The UK government unveiled its latest spending plans, which have had to be revised due to the breath-taking cost of shutting down the entire country.
The only answer the UK and many other countries have to the COVID-19 pandemic is to tell everyone to stay at home. The fact that this destroys jobs, impacts mental health and means other treatable illnesses are left to fester is beside the point. The only thing that matters is that some people who might have caught a cold don’t.
It was in that context that Chancellor of the Exchequer Rishi Sunak unveiled his spending review yesterday. With public borrowing at unprecedented levels and the economy not expected to recover for years, any spending not directly associated with keeping the country afloat has been deprioritised for the foreseeable future.
When the government decides to retreat from it promises it usually does so through a process of salami slicing. It still keeps the pledge, but makes it smaller. So, of the £5 billion that had been set aside for telecoms, only £1.2 billion of it will make an appearance in this parliament, and most of that is back-loaded.
One of Prime Minister Johnson’s signature pledges on telecoms had been to achieve full fibre coverage by 2025. The first time he said it, it was clearly rubbish and now he has the perfect excuse for his inevitable climb-down. Yesterday the government also released its National Infrastructure Strategy which, along with the inevitable greenwash, Addressed the above commitment.
“During the COVID-19 pandemic, operators have rightly focused on network resilience at a time of unprecedented need for good connectivity,” it said. “The government has also announced restrictions on the use of Huawei equipment. The government is working with industry to target a minimum of 85% gigabit capable coverage by 2025, but will seek to accelerate roll-out further to get as close to 100% as possible.”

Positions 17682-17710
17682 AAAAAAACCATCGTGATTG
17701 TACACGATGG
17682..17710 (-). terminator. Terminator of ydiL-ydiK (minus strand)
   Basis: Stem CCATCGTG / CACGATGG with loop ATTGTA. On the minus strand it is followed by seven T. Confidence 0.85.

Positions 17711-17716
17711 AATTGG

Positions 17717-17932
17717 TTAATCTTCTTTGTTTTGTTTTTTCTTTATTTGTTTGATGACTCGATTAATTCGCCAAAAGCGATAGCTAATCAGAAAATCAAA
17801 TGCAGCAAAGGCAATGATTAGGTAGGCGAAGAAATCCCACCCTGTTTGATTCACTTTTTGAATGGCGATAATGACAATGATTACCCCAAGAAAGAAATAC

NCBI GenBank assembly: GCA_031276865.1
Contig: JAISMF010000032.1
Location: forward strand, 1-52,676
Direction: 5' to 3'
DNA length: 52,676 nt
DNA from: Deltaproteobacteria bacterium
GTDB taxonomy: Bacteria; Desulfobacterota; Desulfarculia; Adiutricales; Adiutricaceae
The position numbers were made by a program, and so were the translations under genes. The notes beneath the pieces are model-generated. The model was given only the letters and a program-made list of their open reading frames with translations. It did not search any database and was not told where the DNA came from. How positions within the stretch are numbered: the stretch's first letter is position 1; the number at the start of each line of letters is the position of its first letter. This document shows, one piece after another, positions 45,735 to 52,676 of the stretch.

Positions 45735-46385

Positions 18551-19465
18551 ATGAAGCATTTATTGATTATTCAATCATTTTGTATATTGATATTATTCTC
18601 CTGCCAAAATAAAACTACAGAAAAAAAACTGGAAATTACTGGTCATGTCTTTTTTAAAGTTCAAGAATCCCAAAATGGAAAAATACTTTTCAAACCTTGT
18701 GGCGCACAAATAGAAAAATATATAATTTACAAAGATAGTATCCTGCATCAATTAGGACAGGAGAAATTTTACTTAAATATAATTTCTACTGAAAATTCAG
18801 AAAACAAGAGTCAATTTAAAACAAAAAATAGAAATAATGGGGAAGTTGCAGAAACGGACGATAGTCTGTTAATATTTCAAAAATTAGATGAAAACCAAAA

So now it’s ‘85% gigabit capable’. Expect that number to come down as the sheer extent of the economic self-harm we’ve inflicted becomes clear. “This isn’t merely a subtle change in wording to the government’s pledge to provide gigabit-capable speeds to everyone by 2025, it’s a major blow to rural communities that are all too often at the back of the queue for decent broadband,” said Steve Leighton, CEO of rural broadband provider, Voneus.
“It’s a safe assumption that the 15 percent of the population who are no longer included in the Government’s pledge will be living in the most difficult to reach – or in other words, expensive to connect – locations… Instead of obsessing with gigabit-capable speeds for everyone, the government should look first at the areas that can’t even access speeds to support the basics, like banking online. Focusing on these homes would go a long way to closing the broadband gap and must be the government’s top telecoms priority instead of this procession of headline-grabbing pledges.”
Yeah, good luck with that Steve. It could be argued that the government has no business getting involved in the rollout of for-profit networks in the first place. But the political capital to be gained for hanging onto the coat tails of infrastructure companies is such low hanging fruit that politicians can never resist plucking it.
“Today’s announcement indicates to us that the government will be relying more heavily on private investment into the country’s full fibre infrastructure over the next few years,” said Graeme Oxby, CEO of London based full-fibre internet provider, Community Fibre. Irrespective of the government’s plans the private sector investment is already in place for London’s properties to be 100% full fibre enabled by 2025.
“However, the target is only achievable if London’s Landlords grant the necessary permissions needed to bring full fibre to their properties. Community Fibre already has the permissions it needs from seven of London’s top ten landlords and is happy to guide other landlords through the simple process of having their properties upgraded with 100% full fibre-optic broadband.”
Since the UK is not going to be in a position to invest in anything except survival for the next few years, it would be great to see it switch to other ways of helping the telecoms industry that don’t involve empty pledges of taxpayer subsidy. We won’t be holding our breath for that Damascene conversion, though.